# Opposite of Number.toExponential in JS

I need to get the value of an extremely large number in JavaScript in non-exponential form. Number.toFixed simply returns it in exponential form as a string, which is worse than what I had.

This is what Number.toFixed returns:

```>>> x = 1e+31
1e+31
>>> x.toFixed()
"1e+31"
```

Number.toPrecision also does not work:

```>>> x = 1e+31
1e+31
>>> x.toPrecision( 21 )
"9.99999999999999963590e+30"
```

What I would like is:

```>>> x = 1e+31
1e+31
>>> x.toNotExponential()
"10000000000000000000000000000000"
```

I could write my own parser but I would rather use a native JS method if one exists.

The answer is there's no such built-in function. I've searched high and low. Here's the RegExp I use to split the number into sign, coefficient (digits before decimal point), fractional part (digits after decimal point) and exponent:

```/^([+-])?(\d+)\.?(\d*)[eE]([+-]?\d+)\$/
```

"Roll your own" is the answer, which you already did.

You can use toPrecision with a parameter specifying how many digits you want to display:

```x.toPrecision(31)
```

However, among the browsers I tested, the above code only works on Firefox. According to the ECMAScript specification, the valid range for toPrecision is 1 to 21, and both IE and Chrome throw a RangeError accordingly. This is due to the fact that the floating-point representation used in JavaScript is incapable of actually representing numbers to 31 digits of precision.

Use Number(string)

Example: var a=Number("1.1e+2"); gives a=110

It's possible to expand JavaScript's exponential output using string functions. Admittedly, what I came up is somewhat cryptic, but it works if the exponent after the e is positive:

```var originalNumber = 1e+31;
var splitNumber = originalNumber.toString().split('e');

var result;
if(splitNumber[1]) {
var regexMatch = splitNumber[0].match(/^([^.]+)\.?(.*)\$/);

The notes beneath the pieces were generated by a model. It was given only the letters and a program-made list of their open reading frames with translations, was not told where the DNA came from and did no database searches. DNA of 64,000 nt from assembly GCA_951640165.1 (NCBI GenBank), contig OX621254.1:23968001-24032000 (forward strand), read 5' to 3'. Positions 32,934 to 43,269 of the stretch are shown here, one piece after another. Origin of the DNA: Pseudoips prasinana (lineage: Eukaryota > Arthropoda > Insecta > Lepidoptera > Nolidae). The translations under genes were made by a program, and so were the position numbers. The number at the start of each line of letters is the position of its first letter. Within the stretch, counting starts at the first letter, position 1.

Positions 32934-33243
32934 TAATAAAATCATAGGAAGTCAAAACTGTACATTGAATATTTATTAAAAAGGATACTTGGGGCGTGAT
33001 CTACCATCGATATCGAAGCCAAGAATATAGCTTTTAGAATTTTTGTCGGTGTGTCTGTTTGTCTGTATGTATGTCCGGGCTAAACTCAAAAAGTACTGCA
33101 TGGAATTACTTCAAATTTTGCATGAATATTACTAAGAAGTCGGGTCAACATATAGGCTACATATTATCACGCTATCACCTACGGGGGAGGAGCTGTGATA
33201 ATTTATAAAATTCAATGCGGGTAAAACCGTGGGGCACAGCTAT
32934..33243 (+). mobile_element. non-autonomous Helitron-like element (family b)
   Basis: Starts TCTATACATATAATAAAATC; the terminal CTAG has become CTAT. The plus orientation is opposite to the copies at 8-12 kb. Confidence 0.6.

result =
/* integer part */ regexMatch[1] +
/* fractional part */ regexMatch[2] +
/* trailing zeros */ Array(splitNumber[1] - regexMatch[2].length + 1).join('0');
} else result = splitNumber[0];
```

"10000000000000000000000000000000"?

Hard to believe that anybody would rather look at that than 1.0e+31,

or in html: 1031. But here's one way, much of it is for negative exponents(fractions):

```function longnumberstring(n){
var str, str2= '', data= n.toExponential().replace('.','').split(/e/i);
str= data[0], mag= Number(data[1]);
if(mag>=0 && str.length> mag){
mag+=1;
return str.substring(0, mag)+'.'+str.substring(mag);
}
if(mag<0){
while(++mag) str2+= '0';
return '0.'+str2+str;
}
mag= (mag-str.length)+1;
while(mag> str2.length){
str2+= '0';
}
return str+str2;
}

input: 1e+30
longnumberstring: 1000000000000000000000000000000
to Number: 1e+30
input: 1.456789123456e-30
longnumberstring: 0.000000000000000000000000000001456789123456
to Number: 1.456789123456e-30
input: 1.456789123456e+30
longnumberstring: 1456789123456000000000000000000
to Number: 1.456789123456e+30
input: 1e+80 longnumberstring: 100000000000000000000000000000000000000000000000000000000000000000000000000000000
to Number: 1e+80
```

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